EVEN as "parliamentary democracy" started crumbling in Batticaloa, the country at large became excited over speculation about a snap election in October this year. Earlier, President Chandrika Kumaratunga had said that the election year was 2000. Now there are signs of her preparing for an earlier poll.

A straw in the wind was the appointment of two new Ministers. Ministers now number 30 and Deputy Ministers 41, making a grand total of 71 out of 113 members on the treasury benches. The new appointments were made in such a way that diverse regional and other interests were satisfied.

Another factor that perhaps prompted the Government to decide on early election is the perceived divisions within the UNP, the principal Opposition party. The calculation seems to be that a united People's Alliance (P.A.), the ruling coalition, can defeat a divided UNP. Although it is not clear whether the parliamentary polls or the presidential election would be held first, it is widely believed that Chandrika Kumaratunga would prefer to hold the presidential poll first as she is considered the favourite in a one-to-one race with UNP chief Ranil Wickremasinghe. There could be a dark horse for the Opposition - the maverick leftist Vasudeva Nanayakkara. First it remains to be seen whether the speculation of an October election would prove correct.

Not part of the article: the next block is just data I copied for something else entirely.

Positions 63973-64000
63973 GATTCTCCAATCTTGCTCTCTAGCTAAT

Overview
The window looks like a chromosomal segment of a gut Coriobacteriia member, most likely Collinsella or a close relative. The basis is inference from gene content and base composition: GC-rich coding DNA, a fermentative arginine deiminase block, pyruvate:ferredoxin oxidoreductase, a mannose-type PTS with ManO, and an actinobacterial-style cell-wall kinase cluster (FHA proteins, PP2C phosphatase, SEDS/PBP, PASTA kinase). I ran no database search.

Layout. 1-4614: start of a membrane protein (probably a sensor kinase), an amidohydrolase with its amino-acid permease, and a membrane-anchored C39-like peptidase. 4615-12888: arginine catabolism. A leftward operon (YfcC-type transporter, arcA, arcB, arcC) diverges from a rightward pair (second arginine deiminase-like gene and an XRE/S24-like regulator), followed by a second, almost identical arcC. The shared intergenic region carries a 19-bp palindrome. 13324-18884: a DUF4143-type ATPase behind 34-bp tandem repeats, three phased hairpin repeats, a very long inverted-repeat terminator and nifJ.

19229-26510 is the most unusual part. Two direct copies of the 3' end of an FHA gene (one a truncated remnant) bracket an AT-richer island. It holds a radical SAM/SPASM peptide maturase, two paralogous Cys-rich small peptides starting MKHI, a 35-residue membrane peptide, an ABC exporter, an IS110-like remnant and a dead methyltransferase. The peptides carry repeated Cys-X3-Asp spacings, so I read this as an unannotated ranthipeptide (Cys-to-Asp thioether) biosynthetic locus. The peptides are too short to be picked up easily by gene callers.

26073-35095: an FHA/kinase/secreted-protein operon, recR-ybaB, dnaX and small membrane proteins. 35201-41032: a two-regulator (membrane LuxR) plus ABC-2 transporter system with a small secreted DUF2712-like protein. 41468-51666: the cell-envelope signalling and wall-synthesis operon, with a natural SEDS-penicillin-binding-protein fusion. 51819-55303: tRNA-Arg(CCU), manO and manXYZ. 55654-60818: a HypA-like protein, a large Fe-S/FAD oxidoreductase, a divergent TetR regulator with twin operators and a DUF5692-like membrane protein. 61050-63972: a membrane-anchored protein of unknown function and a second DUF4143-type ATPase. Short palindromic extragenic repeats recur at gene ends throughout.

A letter from the Editor

Dear reader,

The COVID-19-induced lockdown and the absolute necessity for human beings to maintain a physical distance from one another in order to contain the pandemic has changed our lives in unimaginable ways. The print medium all over the world is no exception.

As the distribution of printed copies is unlikely to resume any time soon, Frontline will come to you only through the digital platform until the return of normality. The resources needed to keep up the good work that Frontline has been doing for the past 35 years and more are immense. It is a long journey indeed. Readers who have been part of this journey are our source of strength.

Subscribing to the online edition, I am confident, will make it mutually beneficial.


R. Vijaya Sankar

Editor, Frontline

Support Quality Journalism
This article is closed for comments.
Please Email the Editor